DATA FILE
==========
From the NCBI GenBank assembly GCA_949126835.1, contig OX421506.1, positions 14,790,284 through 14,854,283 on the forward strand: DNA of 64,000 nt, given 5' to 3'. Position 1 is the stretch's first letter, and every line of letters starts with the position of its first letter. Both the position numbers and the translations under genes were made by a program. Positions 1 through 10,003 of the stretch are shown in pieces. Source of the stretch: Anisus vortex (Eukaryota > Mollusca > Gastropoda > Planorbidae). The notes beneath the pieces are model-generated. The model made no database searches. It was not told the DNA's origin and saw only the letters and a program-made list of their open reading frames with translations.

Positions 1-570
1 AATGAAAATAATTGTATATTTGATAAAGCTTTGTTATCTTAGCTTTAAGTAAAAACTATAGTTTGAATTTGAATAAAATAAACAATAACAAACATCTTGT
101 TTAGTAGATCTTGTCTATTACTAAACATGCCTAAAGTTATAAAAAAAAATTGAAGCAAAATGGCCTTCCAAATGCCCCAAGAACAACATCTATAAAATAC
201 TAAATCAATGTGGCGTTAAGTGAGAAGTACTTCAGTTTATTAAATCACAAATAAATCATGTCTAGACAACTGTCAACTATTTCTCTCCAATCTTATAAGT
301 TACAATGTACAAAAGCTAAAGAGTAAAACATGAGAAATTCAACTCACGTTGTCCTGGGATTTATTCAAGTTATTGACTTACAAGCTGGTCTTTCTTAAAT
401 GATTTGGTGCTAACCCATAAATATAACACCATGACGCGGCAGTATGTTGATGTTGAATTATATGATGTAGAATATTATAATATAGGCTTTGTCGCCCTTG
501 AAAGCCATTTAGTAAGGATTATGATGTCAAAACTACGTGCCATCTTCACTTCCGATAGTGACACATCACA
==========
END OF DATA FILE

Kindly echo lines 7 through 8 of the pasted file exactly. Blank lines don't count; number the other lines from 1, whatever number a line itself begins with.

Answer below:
401 GATTTGGTGCTAACCCATAAATATAACACCATGACGCGGCAGTATGTTGATGTTGAATTATATGATGTAGAATATTATAATATAGGCTTTGTCGCCCTTG
501 AAAGCCATTTAGTAAGGATTATGATGTCAAAACTACGTGCCATCTTCACTTCCGATAGTGACACATCACA